They say if you scratch the surface of a cynic, you will find a disappointed idealist: I can tell you from my own experience that this can absolutely be true. Despite my grumbly fist shaking and jaded, icy heart, I still believe that deep down people are good, or at the very least, not so bad. I believe that, given resources and opportunity, most people will at least try to leave the world better than they found it. And yet I also believe that people — all people — can be mind-bogglingly stupid and say correspondingly moronic things. People will disappoint you. Case and point: the garbage people say to and about my kids.
As soon as I had my son four and a half years ago, people began to say weird things. So when I became pregnant a second time, I figured I'd heard all there was to hear and that I'd be used to other people foisting their issues on the tiny proto-human that was my baby. Then I had a girl, and I learned there is an even lower ring of hell that I would get to experience as a parent.
A lot of the dumb things I'd heard after I had my son were repeated when I had a girl; the general stupid things people say to new parents, but there have been (and continue to be) things people say in regard to my toddler girl that my boy never heard...
"You're So Pretty"
Being called pretty is just not something we say to boys. And why not? There are plenty of pretty boys out there. But for some reason calling a boy "pretty" is considered feminizing and therefore insulting (yeah, think about that one for a while). Girls are called pretty often and frequently, which really drives home what we collectively think is an important trait in a girl.
"What A Pretty Outfit"
People have been telling my daughter her outfits are pretty since before she knew she had toes. Why the hell would my daughter care if her outfit is pretty; she'd just as soon be naked. But no one ever tells my son his outfits are pretty. People rarely remark on his clothing at all (unless he goes to the grocery store in a dinosaur costume, in which case all bets are off). If they do make note of his outfits, they do so to me. But my daughter is constantly being told, directly, what a snazzy dresser she is, and she is definitely internalizing that fashion is important, despite not yet being 2 years old.
"Don't Get Dirty"
OK, I will admit, all kids get this to a degree, and some kids get it more than others regardless of gender depending on parents. But based on my anecdotal data of four years of going to playgrounds, little girls are far more frequently encouraged to keep their clothes clean than their brothers.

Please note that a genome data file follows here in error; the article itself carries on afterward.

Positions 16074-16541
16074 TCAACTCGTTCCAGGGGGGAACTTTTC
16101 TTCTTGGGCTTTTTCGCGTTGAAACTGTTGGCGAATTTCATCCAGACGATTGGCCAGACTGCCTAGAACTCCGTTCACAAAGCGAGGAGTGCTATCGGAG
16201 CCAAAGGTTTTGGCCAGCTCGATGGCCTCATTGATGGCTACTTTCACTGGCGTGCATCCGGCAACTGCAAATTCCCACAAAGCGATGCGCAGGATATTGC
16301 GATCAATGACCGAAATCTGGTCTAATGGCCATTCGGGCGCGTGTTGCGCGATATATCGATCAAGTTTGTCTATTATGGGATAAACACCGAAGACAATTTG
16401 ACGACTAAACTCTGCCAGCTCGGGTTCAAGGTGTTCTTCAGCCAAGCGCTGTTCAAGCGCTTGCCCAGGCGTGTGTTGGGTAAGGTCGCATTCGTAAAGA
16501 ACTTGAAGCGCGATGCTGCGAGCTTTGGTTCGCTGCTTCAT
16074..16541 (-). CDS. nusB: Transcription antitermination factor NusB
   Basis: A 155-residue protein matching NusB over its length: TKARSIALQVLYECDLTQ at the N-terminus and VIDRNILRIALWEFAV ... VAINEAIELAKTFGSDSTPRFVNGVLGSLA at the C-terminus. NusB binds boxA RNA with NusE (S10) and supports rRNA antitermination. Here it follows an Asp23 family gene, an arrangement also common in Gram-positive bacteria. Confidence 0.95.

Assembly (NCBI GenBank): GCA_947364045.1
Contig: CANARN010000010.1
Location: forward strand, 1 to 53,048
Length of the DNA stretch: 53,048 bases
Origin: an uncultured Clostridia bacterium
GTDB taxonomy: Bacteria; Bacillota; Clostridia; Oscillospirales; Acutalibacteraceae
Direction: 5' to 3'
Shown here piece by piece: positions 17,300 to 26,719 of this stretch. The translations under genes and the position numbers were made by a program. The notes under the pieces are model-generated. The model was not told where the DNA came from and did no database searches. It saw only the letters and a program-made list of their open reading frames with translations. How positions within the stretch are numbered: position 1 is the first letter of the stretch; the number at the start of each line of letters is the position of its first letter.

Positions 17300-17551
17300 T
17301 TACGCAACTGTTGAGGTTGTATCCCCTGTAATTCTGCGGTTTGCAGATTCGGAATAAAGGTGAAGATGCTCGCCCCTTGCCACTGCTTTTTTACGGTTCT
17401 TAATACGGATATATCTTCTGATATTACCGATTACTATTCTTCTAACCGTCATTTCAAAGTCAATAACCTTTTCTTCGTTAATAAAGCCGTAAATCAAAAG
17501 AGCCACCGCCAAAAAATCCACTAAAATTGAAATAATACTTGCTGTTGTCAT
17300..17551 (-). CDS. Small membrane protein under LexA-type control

"Be A Lady"
All children are told they should behave, but young men are not given the gender-specific code of behavior many young girls are. To be a "lady" isn't just to be well-mannered. It's to be well-mannered in a specifically feminine way: submissive, charming, and demure.
"Don't You Want The Pink One?"
Why are girls automatically supposed to like pink. My toddler thinks all colors are yellow or blue. She doesn't know what the hell is going on with any of the colors and she certainly doesn't have a favorite. Stop trying to pinkify her existence.
"He's Mean Because He Likes You"
Why are we setting up young girls to believe that this is the nature of male/female interactions? Can we not? Pretty please. It's so gross, awful, and dangerous.
"We're Sending Her To A Convent"
Seriously, if anyone can tell me of a boy whose parents said they were going to lock him away to protect his sexual purity (or greet his future dates with shotguns on the porch), I will give you a dollar. I will give you five dollars. But I don't think I will have to part with any of my money because, whereas I have heard people literally say this of their unborn infant girls, outside of Pink Floyd's The Wall (in lyrics that are universally recognized as tremendously creepy and damaging) I've never in my entire life heard someone saying anything of this nature about a boy.
"You Can Be Anything"
And the flip side of this...
Girls are often told, despite massive societal pressure and obstacles, that if they can dream it, they can be it, which is great (even if there are a million unacknowledged barriers to many of their goals based on little more than their gender that speak louder than this encouragement). But the unspoken and loudly proclaimed barriers that result in fewer boys in certain industries and activities (dance, nursing, teaching) is rarely if effort denounced so clearly for boys and young men.